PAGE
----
The effective tax rates for the thirteen and twenty-six weeks ended August 3, 2019 and August 4, 2018 were based on the Company’s forecasted annualized effective tax rates and were adjusted for discrete items that occurred within the periods presented. The effective tax rate for the thirteen weeks ended August 3, 2019 was higher than the thirteen weeks ended August 4, 2018 primarily due to discrete items, which includes the impact of ASU 2016-09, "Improvements to Employee Share-Based Payment Accounting," with respect to the requirement to recognize excess income tax benefits or deficiencies as income tax benefit or expense in the consolidated statements of operations rather than as additional paid-in capital in the consolidated balance sheets. The effective tax rate for the twenty-six weeks ended August 3, 2019 was lower than the twenty-six weeks ended August 4, 2018 primarily due to discrete items, which includes the impact of ASU 2016-09, "Improvements to Employee Share-Based Payment Accounting."
The Company had no material accrual for uncertain tax positions or interest and/or penalties related to income taxes on the Company’s balance sheets as of August 3, 2019, February 2, 2019, or August 4, 2018 and has not recognized any material uncertain tax positions or interest and/or penalties related to income taxes in the consolidated statements of operations for the thirteen and twenty-six weeks ended August 3, 2019 or August 4, 2018.
The Company files a federal income tax return as well as state tax returns. The Company’s U.S. federal income tax returns for the fiscal years ended January 30, 2015 and thereafter remain subject to examination by the U.S. Internal Revenue Service. State returns are filed in various state jurisdictions, as appropriate, with varying statutes of limitation and remain subject to examination for varying periods up to three to four years depending on the state.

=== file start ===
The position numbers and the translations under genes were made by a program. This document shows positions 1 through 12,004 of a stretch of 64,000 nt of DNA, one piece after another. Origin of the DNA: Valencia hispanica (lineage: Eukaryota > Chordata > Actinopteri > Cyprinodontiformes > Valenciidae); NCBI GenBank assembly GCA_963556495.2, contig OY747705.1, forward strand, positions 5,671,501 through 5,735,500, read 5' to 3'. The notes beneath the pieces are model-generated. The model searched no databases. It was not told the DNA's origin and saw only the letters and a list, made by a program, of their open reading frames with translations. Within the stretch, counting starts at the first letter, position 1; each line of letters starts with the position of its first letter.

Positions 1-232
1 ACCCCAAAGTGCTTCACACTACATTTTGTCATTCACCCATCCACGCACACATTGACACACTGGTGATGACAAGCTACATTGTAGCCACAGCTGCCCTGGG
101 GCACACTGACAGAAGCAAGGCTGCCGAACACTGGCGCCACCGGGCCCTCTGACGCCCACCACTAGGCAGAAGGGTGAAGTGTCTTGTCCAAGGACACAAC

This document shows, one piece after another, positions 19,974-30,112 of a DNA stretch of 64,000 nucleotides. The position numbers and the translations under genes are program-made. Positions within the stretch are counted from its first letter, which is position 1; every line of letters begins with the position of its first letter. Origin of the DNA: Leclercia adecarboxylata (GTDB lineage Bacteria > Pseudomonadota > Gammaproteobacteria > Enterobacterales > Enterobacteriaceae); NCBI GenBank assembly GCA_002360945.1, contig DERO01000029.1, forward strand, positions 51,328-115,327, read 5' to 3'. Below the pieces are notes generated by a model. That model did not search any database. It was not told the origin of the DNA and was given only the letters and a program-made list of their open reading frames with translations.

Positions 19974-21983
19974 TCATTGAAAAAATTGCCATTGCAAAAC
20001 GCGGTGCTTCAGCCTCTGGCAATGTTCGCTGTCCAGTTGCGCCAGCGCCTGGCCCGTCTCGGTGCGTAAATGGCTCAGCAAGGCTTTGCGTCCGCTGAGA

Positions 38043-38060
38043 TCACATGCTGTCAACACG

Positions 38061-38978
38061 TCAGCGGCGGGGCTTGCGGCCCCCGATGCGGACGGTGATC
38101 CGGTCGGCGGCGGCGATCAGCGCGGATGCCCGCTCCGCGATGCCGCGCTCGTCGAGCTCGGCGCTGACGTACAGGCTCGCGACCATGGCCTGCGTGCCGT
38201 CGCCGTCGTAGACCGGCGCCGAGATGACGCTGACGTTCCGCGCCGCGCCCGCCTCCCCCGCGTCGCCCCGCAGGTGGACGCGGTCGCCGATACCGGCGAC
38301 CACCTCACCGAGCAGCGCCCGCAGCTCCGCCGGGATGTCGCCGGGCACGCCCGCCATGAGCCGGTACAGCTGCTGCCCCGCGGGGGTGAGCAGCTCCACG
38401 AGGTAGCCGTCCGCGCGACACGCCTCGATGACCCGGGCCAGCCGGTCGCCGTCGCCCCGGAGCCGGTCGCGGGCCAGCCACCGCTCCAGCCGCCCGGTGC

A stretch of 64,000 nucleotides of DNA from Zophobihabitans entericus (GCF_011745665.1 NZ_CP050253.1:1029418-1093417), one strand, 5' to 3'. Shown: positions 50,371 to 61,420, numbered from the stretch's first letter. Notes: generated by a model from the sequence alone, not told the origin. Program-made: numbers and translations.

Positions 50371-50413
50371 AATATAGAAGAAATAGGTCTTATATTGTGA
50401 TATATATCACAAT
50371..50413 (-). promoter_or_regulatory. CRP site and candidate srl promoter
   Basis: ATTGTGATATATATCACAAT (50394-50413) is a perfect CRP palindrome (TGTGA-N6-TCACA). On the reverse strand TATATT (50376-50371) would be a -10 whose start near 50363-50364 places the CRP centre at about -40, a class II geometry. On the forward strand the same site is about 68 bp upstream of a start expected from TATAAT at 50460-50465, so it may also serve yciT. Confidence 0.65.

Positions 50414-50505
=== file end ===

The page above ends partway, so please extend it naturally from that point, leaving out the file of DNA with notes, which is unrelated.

ITEM 2. MANAGEMENT’S DISCUSSION AND ANALYSIS OF FINANCIAL CONDITION AND RESULTS OF OPERATIONS
You should read the following discussion together with “Selected Financial Data,” and the consolidated financial statements and related notes included in our Annual Report on Form 10-K for our fiscal year ended February 2, 2019 and referred to herein as the "Annual Report," and the consolidated financial statements and related notes as of and for the thirteen weeks ended and twenty-six weeks ended August 3, 2019 included in Part I, Item I of this Quarterly Report on Form 10-Q. The statements in this discussion regarding expectations of our future performance, liquidity and capital resources and other non-historical statements are forward-looking statements. These forward-looking statements are subject to numerous risks and uncertainties, including, but not limited to, the risks and uncertainties described below in “Special Note Regarding Forward-Looking Statements” and in Part II, Item 1A "Risk Factors." Our actual results may differ materially from those contained in or implied by any forward-looking statements.
We operate on a fiscal calendar widely used by the retail industry that results in a given fiscal year consisting of a 52- or 53-week period ending on the Saturday closest to January 31 of the following year. References to "fiscal year 2019" or "fiscal 2019" refer to the period from February 3, 2019 to February 1, 2020, which is a 52-week fiscal year. References to "fiscal year 2018" or "fiscal 2018" refer to the period from February 4, 2018 to February 2, 2019, which is a 52-week fiscal year. The fiscal quarters ended August 3, 2019 and August 4, 2018 refer to the thirteen weeks ended as of those dates. The year-to-date periods ended August 3, 2019 and August 4, 2018 refer to the twenty-six weeks ended as of those dates. Historical results are not necessarily indicative of the results to be expected for any future period and results for any interim period may not necessarily be indicative of the results that may be expected for a full year.